Shelley Kleyn Armistead’s two sons are hoping to open a bakery—somewhere they can do recipe development and eventually incorporate a marketplace, if the economics work out. But since they’re 8 and 12, they may need to put their dreams on hold, at least temporarily. It’s only natural that they’d be interested in the culinary arts, given that their mother is partner and COO of L.A.’s Gjelina Group, which runs the celebrated eatery Gjelina, the more casual Gjusta, and GTA (Gjelina Take Away). They’re some of the most-beloved dining spots in Los Angeles, and Armistead’s central role means her sons are thoroughly exposed to the ins and outs of the business. “They’re in the food story whether they like it or not,” she says. “Just by osmosis.”
Her sons aren’t the only family members with a passion for baking. From around age nine, when Armistead was growing up in Cape Town, South Africa, she’d get home from school and bake. At college, she and her roommates lived in a “glorious house” and were all food-obsessed. “Of course, that was partially because everyone smoked copious amounts of weed, so we always had the munchies,” she laughs. Armistead spent college afternoons reading recipe books and coming up with dishes; she saw the food world as her ticket out. “Let’s face it: If you can use a knife or take orders, you can pretty much get work on any continent,” she says. “Those skills can take you everywhere—and they have taken me everywhere.”
Armistead’s journey started with waitressing at night to pay for her first degree. After graduation, she took off traveling, making her way through Africa and Europe before ending up in London. “I wanted to study again,” she says, “and like everyone else, I was obsessed with the River Café there, so I was very, very lucky to get a job with them as a server while I studied for a bachelor of science degree in nutrition and homeopathic medicine.”
As she was graduating with her second degree, River Café co-owner Rose Gray convinced her to stay in the industry. “I said, ‘No, I’m gonna change the world through homeopathy,’ but she said, ‘Bullshit.’” Given that Armistead was stepping out into the world with copious student loans, she relented. “Being in the nurturing bosom of Rose and Ruth’s family and going straight into a salary just made complete sense,” she says. Armistead stayed on as manager until leaving to help open what would become Notting Hill’s members-only club Electric House of the Soho House group; she stayed on in the company for nearly 12 years.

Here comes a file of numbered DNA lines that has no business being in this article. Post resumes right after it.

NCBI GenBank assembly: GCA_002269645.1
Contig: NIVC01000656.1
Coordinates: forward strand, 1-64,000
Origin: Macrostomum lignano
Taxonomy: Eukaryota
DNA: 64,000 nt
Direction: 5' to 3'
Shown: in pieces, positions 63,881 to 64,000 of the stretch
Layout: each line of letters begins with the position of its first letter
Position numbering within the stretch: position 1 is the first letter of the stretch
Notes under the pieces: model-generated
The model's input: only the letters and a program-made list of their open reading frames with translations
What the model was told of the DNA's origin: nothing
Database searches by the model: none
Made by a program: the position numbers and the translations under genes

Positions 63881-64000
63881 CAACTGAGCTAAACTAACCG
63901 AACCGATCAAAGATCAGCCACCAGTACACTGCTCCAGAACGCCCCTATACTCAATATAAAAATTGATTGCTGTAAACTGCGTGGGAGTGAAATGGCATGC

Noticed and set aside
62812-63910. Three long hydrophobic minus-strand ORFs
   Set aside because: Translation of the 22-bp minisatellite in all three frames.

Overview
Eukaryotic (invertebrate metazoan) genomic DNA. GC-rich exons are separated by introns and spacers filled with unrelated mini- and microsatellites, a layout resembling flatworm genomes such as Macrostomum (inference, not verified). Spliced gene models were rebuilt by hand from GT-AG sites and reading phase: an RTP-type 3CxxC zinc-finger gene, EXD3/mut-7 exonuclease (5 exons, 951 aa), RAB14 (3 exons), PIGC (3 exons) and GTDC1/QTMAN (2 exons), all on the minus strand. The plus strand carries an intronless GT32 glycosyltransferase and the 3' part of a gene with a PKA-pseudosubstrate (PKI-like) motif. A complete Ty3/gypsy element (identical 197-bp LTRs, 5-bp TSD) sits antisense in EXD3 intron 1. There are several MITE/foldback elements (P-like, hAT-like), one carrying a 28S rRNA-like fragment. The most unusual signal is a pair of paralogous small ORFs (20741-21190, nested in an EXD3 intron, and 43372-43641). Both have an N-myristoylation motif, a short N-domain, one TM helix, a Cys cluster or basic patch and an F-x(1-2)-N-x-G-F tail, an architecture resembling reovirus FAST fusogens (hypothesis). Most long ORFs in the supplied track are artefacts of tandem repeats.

Three years ago, Armistead joined the Gjelina family as a partner. “We’re all obsessed with food and great wine, but beyond that, we’re passionate about art and literature and poetry and music and politics, particularly when it comes to environmental sustainability,” she says. “This job just felt like a natural evolution.” In addition to the as-yet unnamed Japanese restaurant opening in L.A. this year, (the fourth jewel in the Gjelina crown) she’ll become bi-coastal when Gjelina opens a farm-focused restaurant in NYC, its first business on the East Coast. There’s even a Gjusta Goods, a shop which opened in December 2016 and offers a slew of unique pieces—from pottery, to vintage clothing, to poetry books, to table linens—that fit into the company’s overall ethos, some of which Armistead sourced on her travels. “The store’s a representation of things we love,” she says, “a sweet, evolving snapshot of our conversations over the past three years.” Overseeing all those properties certainly keeps Armistead on her toes, but she doesn’t seem fazed. “If you think about it too much, you can get overwhelmed,” she says. “But I’m surrounded by great people,” she says. “It sounds cheesy, but I literally have the best job.”